She decides to send me for an MRI and EEG to see if it could be caused by anything “organic.” I try not to wonder if “organic” is code for “cancer.” She tells me that I should consider taking Ritalin to help my concentration and I laugh. Did I suddenly develop ADD? Like, just out of the blue, I hit my 40’s and now I have ADD? She recommends that I see an OT to give me some tips and techniques to help with any executive functioning challenges. She recommends that I sleep better, and longer, and that I distress. I laugh at the absurdity of both of those recommendations, if I could limit my stress and get more quality sleep, didn’t she think I would have done so already? She told me to stop staying up late at night to watch TV, and I told her that I’m in bed by 10:30 p.m. and I haven’t stayed up late to watch a movie in years.
Then she told me I should see a psychologist. That the trauma of last year could be the reason why I’m experiencing cognitive issues, that talking about what happened could help declutter my brain and I would get my short term memory and attention span back. I told her that I see a therapist weekly.
Back on the 6th floor, we wait our turn to see Dr. Ashkenazi. My number is called and I go into the lab where the technician draws my blood swiftly and painlessly. He tells me to put pressure for five minutes then offers tape. He then tells me tape won’t help and I’ll bruise without the pressure. I decline the tape and put pressure on the hole in my arm. Rejoining Gaby in the waiting room, I see the nurse walk past the double doors again.
“Have you remembered her name yet?” I ask.
She was gone by the time he looked up and now I’m starting to wonder if my mind is playing tricks on me. Perhaps she’s a figment of my imagination. We sit together and wait our turn, while all around us people are really numbers as they wait for their appointments with the ward’s hematologists.
My number is called an hour later and we make our way past the packed treatment room towards his office. The door is slightly open but I knock any way, always waiting for his permission before entering. I smile with relief when I see him, feeling calm and safe for the first time in months. Dr. Ashkenazi reads the summary from the neurologist and agrees that an MRI and EEG make sense and Gaby makes a note to schedule both appointments for me in the upcoming days. I hop onto the exam table and he begins the examination: I follow his finger and look up; I close my eyes tightly and show him my palms. He feels for swollen lymph nodes in my neck and shoulders and under my armpits. He listens to me breathing with a stethoscope and has me lie down, where he feels around my stomach to measure the size of my spleen and liver. The examination ends and I take my place in the chair in front of his desk. He washes his hands at the sink and reviews my blood test results, which are all normal.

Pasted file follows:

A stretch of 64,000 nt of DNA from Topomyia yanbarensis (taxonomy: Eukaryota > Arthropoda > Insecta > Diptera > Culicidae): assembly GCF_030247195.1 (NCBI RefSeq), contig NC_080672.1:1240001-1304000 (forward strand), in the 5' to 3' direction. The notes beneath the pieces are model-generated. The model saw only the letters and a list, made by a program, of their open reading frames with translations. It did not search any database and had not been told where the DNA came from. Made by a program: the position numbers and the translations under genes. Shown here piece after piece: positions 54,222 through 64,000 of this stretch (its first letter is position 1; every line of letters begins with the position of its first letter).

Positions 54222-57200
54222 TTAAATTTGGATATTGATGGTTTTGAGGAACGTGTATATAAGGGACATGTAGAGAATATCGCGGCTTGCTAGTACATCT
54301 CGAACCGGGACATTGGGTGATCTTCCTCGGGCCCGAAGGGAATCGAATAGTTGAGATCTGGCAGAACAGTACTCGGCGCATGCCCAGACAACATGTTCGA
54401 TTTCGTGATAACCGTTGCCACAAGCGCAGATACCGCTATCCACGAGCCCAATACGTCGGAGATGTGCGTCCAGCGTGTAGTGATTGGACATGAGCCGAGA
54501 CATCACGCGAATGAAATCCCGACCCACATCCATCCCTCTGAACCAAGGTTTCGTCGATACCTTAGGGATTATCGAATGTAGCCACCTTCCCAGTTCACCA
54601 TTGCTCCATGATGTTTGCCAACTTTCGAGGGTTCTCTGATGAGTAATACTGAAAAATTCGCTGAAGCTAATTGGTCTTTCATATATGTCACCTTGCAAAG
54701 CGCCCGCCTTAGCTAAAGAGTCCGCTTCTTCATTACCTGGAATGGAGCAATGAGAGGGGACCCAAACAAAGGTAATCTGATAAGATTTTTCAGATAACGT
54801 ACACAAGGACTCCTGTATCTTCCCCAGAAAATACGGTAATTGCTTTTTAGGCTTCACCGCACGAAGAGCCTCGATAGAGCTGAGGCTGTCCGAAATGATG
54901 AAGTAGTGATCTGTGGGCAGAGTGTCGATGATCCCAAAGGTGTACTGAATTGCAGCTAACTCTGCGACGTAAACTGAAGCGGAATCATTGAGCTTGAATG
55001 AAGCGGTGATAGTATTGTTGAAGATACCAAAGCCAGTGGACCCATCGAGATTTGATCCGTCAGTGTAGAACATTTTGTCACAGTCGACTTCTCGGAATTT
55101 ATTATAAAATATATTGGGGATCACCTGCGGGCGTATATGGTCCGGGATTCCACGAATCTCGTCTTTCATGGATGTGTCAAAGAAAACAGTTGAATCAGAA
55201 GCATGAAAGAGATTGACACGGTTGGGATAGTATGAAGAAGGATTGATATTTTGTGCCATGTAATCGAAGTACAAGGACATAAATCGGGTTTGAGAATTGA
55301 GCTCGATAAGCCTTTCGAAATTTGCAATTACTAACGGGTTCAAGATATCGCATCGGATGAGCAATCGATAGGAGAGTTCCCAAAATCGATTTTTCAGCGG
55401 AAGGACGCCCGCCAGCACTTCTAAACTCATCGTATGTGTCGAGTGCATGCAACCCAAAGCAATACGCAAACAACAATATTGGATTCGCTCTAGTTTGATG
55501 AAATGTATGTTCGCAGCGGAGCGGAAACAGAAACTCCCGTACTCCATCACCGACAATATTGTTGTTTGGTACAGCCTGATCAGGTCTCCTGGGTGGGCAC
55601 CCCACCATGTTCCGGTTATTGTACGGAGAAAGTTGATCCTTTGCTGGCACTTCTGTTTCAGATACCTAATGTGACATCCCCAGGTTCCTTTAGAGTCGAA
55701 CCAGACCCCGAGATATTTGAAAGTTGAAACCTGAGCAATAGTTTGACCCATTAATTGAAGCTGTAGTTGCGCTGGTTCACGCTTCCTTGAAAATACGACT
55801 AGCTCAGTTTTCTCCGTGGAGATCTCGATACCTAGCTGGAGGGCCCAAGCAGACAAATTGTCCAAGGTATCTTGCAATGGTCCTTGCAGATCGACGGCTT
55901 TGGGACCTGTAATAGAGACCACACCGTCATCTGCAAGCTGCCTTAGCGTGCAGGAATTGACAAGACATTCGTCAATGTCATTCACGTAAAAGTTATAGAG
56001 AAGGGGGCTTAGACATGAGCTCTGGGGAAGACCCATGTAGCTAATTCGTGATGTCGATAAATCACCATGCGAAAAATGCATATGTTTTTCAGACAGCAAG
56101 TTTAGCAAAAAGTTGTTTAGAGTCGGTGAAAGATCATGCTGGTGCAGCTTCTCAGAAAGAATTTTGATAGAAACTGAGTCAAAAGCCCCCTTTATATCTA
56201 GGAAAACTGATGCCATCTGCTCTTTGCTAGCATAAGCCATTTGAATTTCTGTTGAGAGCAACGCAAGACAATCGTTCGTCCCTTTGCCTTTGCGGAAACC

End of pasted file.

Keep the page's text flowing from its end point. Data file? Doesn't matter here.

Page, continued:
I ask for a print out of my test results and we start discussing Chemo brain and the spinal tap chemo and two rounds of high-dose Methotrexate that were all part of my cancer treatment. He wants to wait for the new test results before we move forward with a diagnosis for my cognitive challenges. I feel calm and confident with this course of action and thank him for his time. He reminds Gaby to let the MRI technicians know to alert him once my test is done, so he makes sure he follows up on the results. I want to hug him in appreciation.
Knowing that I’m in the best hands possible, we pack up our stuff and head out into the hall. I try not to think about the MRI and the EEG, choosing to focus on the positive: my blood test results are good and I don’t have any symptoms. I’ve been looking forward to May 30, 2019 for an entire year; the statistic of making it through the first year cancer free have been a big weight on my shoulders. Making it through another four years cancer free is another milestone I’m so desperate to make.
As we round the corner and head back towards the treatment room, I turn around and grab Gaby’s hand.
“Nechama,” I said with relief. “Her name is Nechama.”